Property taxes going up in Cook County suburbs

  • The average Wheeling homeowner will see an increase of 11.3 percent in what he or she pays to the village, thanks to a tax hike aimed at staving off more deficit spending.

    The average Wheeling homeowner will see an increase of 11.3 percent in what he or she pays to the village, thanks to a tax hike aimed at staving off more deficit spending. Daily Herald File Photo

 
 
Updated 6/14/2016 4:15 PM

The average homeowner in north and northwest suburban Cook County will see property taxes increase by $110 in the coming year, according to data released by Cook County Clerk David Orr's office Monday.

The average tax bill for those suburban homeowners comes in at $6,685, up from $6,575 last year, according to Orr's figures. That's despite the taxable value of homes in the county's north and northwest suburban suburbs dropping on average 2.3 percent this year thanks to the way the Illinois Department of Revenue calculates property tax rates in Cook County. The homes' average taxable value went from $71,267 last year to $69,781 this year, but most tax rates rose along with the amount of tax revenue being sought, which drives up property taxes for most residents.

 

Tax bills will start arriving in mailboxes within the coming days and payments are due Aug. 1.

Homeowners in Wheeling can expect the largest bump with property taxes paid to the village rising 11.3 percent from last year. The average homeowner in Wheeling could pay as much as $110 more than last year, Orr's figures show. That's due to a property tax hike initiated by the village board, Wheeling officials said. Since the Great Recession in 2008, Wheeling has operated at a deficit and drawn down its reserves by 30 percent during that time, finance officials said. The village board elected to exercise it's home-rule authority and raise taxes in lieu of taking more out of reserves.

Cook County residents in Elgin can also expect an average increase of 11 percent that city officials said was due to wage increases, debt payments and mandated pension obligations. The average Elgin homeowner paid $1,559 last year to the city alone and is on the hook for a $1,731 tab this year, according to Orr's office.

Last year, Chicago properties were reassessed and increased in value by 9.3 percent, which helped shift some of the taxing burden for countywide agencies from suburban taxpayers. The year before, south suburban properties were reassessed and saw a 3.2 percent decline in overall value, which shifted those costs to other parts of the county. North and northwest suburban properties are being reassessed for next year's tax bills.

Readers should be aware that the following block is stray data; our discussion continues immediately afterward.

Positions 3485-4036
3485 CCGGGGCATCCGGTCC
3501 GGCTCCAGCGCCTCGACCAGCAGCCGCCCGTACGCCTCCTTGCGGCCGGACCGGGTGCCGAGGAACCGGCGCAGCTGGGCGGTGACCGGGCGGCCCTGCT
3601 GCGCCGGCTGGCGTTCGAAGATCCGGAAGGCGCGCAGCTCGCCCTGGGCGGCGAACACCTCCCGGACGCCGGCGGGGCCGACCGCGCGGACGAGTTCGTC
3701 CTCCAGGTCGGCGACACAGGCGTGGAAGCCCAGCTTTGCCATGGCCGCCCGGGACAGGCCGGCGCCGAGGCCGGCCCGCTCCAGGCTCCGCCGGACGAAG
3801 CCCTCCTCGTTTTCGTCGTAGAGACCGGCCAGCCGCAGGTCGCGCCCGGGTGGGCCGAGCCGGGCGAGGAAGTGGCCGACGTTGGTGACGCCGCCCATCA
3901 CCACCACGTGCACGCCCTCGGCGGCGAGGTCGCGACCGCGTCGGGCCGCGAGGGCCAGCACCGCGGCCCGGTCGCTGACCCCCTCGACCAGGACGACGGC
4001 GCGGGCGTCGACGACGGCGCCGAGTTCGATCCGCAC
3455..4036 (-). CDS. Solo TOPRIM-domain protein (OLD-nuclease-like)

The average homeowner will be paying less to the county and forest preserve district, according to Orr's office. Homeowners in Bartlett, Community Unit District 300, Barrington Hills, Bensenville, East Dundee and Rosemont Elementary District 78 might also pay less to those taxing bodies in the coming year.

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Most towns and other taxing bodies are limited to how much tax revenue can grow from one year to the next by law. Property tax revenue can only increase by the rate of inflation or 5 percent, whichever is lowest. Only towns with home-rule authority or taxing agencies whose voters approved a tax hike can exceed those limits.

While suburban homeowners saw modest property tax increases on average, Chicago property owners were tagged with an average 12.8 percent increase in property taxes due to a rate increase to help cover public pension costs.

All told, data from Orr's office showed property values increased 3.5 percent throughout the county and the county's 1,400-plus taxing bodies are due more than $13 billion combined for the first time in history. Last year, the total tax bill for all agencies was a little more than $12.4 billion.

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